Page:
The Catcher in the Rye by J.D. Salinger

Analysis of Chunk 9 (Chapter 24)

When Holden is explaining to Mr. Antolini why he left Pencey, he gives the example of his Oral Expression class, where students are taught not to digress. The scene is intended as another example of how modern society restricts conversation. "[The speech] didn't have to do with the farm-I admit it-but it was nice" Holden comments, implying that not everything has to be unified and simplified.

Mr. Antolini is intended as a foil to Phoebe. Unlike her, he is not a child and the wisdom he possesses is not a child's blunt observations. He understands Holden like Phoebe can't-Phoebe can only make Holden understand himself. Because of his experience, he is capable of realizing that Holden's sickness with human behavior is not an oddity to be eliminated so much as an idea which needs to be developed maturely.

Mr. Antolini's speech regarding the "terrible, terrible fall" to which Holden is headed is highly symbolic. The "fall" is intended to evoke the fall that Holden described earlier-that of children maturing. But here, the fall Mr. Antolini describes is one of Holden's waking up suddenly at thirty years old, and realizing what a waste he's made of life. In other words, the here the fall is one of largely having never grown up-the exact opposite of the one Holden describes. The implication is that Holden is misguided in his dream of being the catcher in the rye.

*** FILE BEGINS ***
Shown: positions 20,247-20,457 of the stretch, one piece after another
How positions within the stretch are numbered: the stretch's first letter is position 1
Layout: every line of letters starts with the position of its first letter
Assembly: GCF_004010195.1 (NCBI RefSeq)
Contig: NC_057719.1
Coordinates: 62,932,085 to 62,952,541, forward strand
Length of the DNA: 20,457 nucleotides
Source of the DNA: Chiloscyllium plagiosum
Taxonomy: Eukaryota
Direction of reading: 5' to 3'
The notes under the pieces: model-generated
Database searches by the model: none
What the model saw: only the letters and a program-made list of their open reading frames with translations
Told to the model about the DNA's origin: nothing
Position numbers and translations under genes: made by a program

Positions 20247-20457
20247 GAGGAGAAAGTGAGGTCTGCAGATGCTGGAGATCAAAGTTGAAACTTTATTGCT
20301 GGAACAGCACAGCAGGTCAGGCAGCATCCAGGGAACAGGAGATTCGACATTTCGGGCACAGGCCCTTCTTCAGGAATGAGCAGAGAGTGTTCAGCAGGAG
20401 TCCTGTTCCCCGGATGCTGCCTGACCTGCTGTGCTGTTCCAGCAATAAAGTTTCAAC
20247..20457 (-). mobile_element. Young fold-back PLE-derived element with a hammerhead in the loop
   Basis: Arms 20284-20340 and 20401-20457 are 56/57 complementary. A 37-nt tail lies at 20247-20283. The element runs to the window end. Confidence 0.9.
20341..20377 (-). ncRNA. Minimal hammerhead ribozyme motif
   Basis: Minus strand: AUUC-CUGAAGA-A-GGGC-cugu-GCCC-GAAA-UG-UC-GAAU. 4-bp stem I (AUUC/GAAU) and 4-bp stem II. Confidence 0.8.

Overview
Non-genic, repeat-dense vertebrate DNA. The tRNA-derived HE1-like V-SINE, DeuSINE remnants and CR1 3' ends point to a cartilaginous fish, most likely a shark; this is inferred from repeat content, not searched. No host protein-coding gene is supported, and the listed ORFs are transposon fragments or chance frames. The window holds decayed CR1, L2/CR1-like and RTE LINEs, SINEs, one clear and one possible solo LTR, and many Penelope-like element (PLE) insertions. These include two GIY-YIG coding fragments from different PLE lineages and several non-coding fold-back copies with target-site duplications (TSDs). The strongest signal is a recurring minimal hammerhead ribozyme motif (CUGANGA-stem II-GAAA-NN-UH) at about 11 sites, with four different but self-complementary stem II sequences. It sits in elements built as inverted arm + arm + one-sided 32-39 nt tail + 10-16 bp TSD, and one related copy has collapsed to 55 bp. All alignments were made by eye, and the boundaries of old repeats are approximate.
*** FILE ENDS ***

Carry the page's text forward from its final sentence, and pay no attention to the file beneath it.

The question and purpose of Mr. Antolini's sexuality is perhaps one of the most hotly discussed subjects about the book. Most critics agree that Mr. Antolini is indeed homosexual, but if so, the question is why? One answer assumes that the effect of Mr. Antolini's being "a flit" is more or less the diminished value of his (rather good) advice in Holden's mind. The question which Salinger forces us to ask is "Would Holden have been better off not knowing?" In other words, would it have been better for Mr. Antolini to be a phony, concealing his attraction to Holden? Holden's cry for integrity and being true to yourself clearly has a flip side.